When Boston City Councilor Mike Ross wanted to craft legislation to promote food trucks in Boston, he turned to Morris Appel and Josh Hiller, major players in the food truck business in Los Angeles, where mobile eateries have exploded over the last three years.
Ross, who became a food truck evangelist after he stumbled into the inaugural Boston Food Truck Festival at SoWa market last August, flew with Councilor Salvatore LaMattina to Los Angeles to ask Appel and Hiller for advice. And they wanted to see the state of food trucks there for themselves. Now that Boston’s own food truck initiative is off the ground, the two councilmen invited Hiller, 38, and Appel, 38, to Boston, where, in pouring rain last week, they had a tour.
Appel and Hiller played major roles in the opening of Kogi Korean BBQ, generally considered one of the first food trucks in Los Angeles. Kogi’s fusion cuisine of short-rib tacos and kimchi quesadillas suddenly became stunningly popular. The Los Angeles Times dubbed it “the taco vendor that has overtaken Los Angeles.’’ Newsweek called it “America’s first viral eatery.’’
Appel, whose family had owned and operated canteen trucks for generations, leased the first truck for Kogi cofounders Mark Manguera, Caroline Shin Manguera, and Roy Choi. Hiller, an entertainment lawyer, offered legal advice. When Kogi took off, Appel and Hiller started Roadstoves, a company that leases food trucks and helps entrepreneurs get started – providing essentially what they did for Kogi. Now they have over 200 trucks under their umbrella and have launched other well known trucks, such as Nom Nom, Grilled Cheese, Bad Ass Burgers, and Flying Pig.
The duo were impressed with Ross and LaMattina. “We get this a lot,’’ says Appel. “We get a lot of talkers. But they weren’t just talkers. We knew something good was going to happen when we had two pro-business City Council members.’’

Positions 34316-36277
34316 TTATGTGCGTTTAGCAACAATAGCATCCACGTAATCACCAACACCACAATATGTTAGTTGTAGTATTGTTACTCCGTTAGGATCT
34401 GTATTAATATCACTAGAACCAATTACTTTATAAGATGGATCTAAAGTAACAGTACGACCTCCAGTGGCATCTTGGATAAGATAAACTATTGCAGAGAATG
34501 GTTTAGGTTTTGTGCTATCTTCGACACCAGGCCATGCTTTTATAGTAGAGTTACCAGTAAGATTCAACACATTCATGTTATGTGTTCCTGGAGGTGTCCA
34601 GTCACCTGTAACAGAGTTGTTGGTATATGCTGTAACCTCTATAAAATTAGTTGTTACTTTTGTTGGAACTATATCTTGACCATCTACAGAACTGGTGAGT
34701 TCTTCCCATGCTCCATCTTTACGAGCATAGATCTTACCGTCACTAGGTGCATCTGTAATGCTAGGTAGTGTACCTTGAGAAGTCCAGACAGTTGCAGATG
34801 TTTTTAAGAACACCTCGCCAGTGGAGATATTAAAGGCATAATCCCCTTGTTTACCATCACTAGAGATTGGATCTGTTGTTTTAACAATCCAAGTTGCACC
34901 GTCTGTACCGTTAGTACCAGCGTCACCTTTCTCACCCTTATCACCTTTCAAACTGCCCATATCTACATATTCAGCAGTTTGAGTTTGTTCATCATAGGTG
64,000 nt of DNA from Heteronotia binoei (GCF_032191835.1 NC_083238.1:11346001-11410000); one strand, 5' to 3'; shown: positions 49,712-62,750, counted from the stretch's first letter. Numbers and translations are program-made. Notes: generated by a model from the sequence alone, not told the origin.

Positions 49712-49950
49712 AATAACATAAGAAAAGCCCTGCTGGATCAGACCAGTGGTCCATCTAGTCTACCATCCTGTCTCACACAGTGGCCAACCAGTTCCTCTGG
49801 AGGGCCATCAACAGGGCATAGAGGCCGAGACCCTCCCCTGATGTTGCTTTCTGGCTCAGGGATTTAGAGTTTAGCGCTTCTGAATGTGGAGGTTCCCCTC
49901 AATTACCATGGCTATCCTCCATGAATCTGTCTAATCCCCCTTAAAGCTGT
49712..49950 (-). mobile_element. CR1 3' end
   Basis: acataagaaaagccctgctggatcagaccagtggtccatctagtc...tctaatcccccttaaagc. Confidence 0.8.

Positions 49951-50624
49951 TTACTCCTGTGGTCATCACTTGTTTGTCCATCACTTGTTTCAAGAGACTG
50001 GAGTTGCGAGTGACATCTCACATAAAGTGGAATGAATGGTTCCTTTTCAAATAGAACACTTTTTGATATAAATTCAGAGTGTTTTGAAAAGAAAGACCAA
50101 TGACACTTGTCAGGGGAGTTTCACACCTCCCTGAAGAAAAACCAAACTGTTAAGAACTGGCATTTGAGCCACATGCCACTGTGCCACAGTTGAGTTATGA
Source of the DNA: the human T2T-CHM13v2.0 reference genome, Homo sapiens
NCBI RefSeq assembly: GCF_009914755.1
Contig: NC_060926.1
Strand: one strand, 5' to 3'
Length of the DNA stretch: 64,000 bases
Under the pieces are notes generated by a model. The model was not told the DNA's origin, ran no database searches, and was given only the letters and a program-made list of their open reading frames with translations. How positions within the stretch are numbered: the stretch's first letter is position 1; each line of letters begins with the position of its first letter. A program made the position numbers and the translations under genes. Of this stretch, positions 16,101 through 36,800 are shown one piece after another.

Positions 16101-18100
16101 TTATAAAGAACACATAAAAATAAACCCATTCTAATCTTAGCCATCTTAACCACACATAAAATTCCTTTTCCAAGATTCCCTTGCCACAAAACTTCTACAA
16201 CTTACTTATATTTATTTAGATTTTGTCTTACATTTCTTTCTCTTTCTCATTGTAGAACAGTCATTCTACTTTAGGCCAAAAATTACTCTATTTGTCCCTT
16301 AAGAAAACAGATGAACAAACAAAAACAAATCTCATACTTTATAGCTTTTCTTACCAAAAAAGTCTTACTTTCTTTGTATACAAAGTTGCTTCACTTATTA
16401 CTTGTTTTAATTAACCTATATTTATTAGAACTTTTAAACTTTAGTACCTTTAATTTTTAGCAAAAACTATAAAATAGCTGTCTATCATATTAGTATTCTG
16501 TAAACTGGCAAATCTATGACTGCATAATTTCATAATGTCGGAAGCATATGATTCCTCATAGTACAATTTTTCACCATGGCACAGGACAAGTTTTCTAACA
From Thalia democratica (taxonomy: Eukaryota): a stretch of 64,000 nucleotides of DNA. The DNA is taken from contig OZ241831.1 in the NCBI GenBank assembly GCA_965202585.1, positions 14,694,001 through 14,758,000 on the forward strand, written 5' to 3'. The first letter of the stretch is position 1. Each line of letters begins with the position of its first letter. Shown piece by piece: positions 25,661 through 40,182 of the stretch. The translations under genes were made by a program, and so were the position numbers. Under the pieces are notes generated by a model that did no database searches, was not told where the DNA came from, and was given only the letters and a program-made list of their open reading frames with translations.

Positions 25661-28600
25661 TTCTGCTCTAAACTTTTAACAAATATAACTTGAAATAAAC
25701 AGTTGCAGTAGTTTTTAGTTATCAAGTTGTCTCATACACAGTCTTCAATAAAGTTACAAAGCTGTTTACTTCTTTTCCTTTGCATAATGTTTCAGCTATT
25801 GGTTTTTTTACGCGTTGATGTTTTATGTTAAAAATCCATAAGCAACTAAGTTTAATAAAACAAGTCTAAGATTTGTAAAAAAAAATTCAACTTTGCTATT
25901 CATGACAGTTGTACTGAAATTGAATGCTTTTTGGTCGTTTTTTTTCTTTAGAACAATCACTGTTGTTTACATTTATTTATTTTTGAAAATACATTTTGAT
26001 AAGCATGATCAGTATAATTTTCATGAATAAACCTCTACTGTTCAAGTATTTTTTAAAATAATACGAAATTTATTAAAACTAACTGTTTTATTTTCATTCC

The first destination is a tour of the trucks on the Greenway, but since it’s both windy and rainy, only a few are out. The group huddles around umbrellas outside Grilled Cheese Nation. Ross steps into the truck and pokes his head in the fridge while Appel admires the size of the truck. “They won’t let us have such a small chassis in LA,’’ he sighs, noting that smaller trucks are easier to park. “I want to make trucks this size.’’
The next stop is City Hall, to check out the trucks that won the coveted spot through the Boston Food Truck Challenge, which encouraged entrepreneurs to provide healthy and sustainable food. There, Hiller is a bit miffed to see bahn mi (Vietnamese sandwich) truck Bon Me, noting that his bahn mi truck, Nom Nom, was probably first. But once he starts chatting with Patrick Lynch, who co-owns Bon Me, the two strike up a congenial banter about the relative merits of Boston and Los Angeles.
“You guys have it good,’’ Hiller says. In LA, he says, “if you sold a lot, there’d be seven trucks here the next day.’’
Lynch counters, “It’s a lot easier to get started in LA. And you guys have a longer selling season.’’
Appel ambles up to them, “How are you doing in this location?’’
Lynch, looking up at the sky, “It’s very weather dependent.’’
Says Hiller, “In LA, nobody would be out in weather like this.’’
Back in the car, on the way to the Go Fish truck, parked outside the Christian Science Center’s children’s fountain, LaMattina and Morris complain about the clustering of food trucks at popular spots in Los Angeles.
“Remember when we went to Wilshire [Boulevard] and there were 12 to 14 trucks lined up?’’ asks Appel.
“I didn’t like that,’’ says LaMattina.
“It’s too saturated,’’ says Appel.
The topic is still on Appel’s mind while he enjoys a bowl of clam chowder.
“Two trucks is character. Twenty trucks,’’ he shakes his head. “You don’t want 20 food trucks putting P.F. Chang’s out of business,’’ gesturing to the restaurant across the street. “It’s just not fair.’’
Then it’s off to the last stop, the Dining Car, where LaMattina performs the balancing act of holding an umbrella, sipping jasmine tea, and eating a pulled pork sandwich at the same time.
When asked why he cares so much about food trucks, Ross says, “It is one thing that makes a city more interesting. It creates jobs. Easily 200 jobs in a down economy, and it doesn’t cost us a lot to regulate. I visited other cities to see where they’re finding success.’’
“This is great for us because we can take it back and say – done right, there are a lot of advantages to food trucks,’’ Appel adds.
Will Koji come to Boston?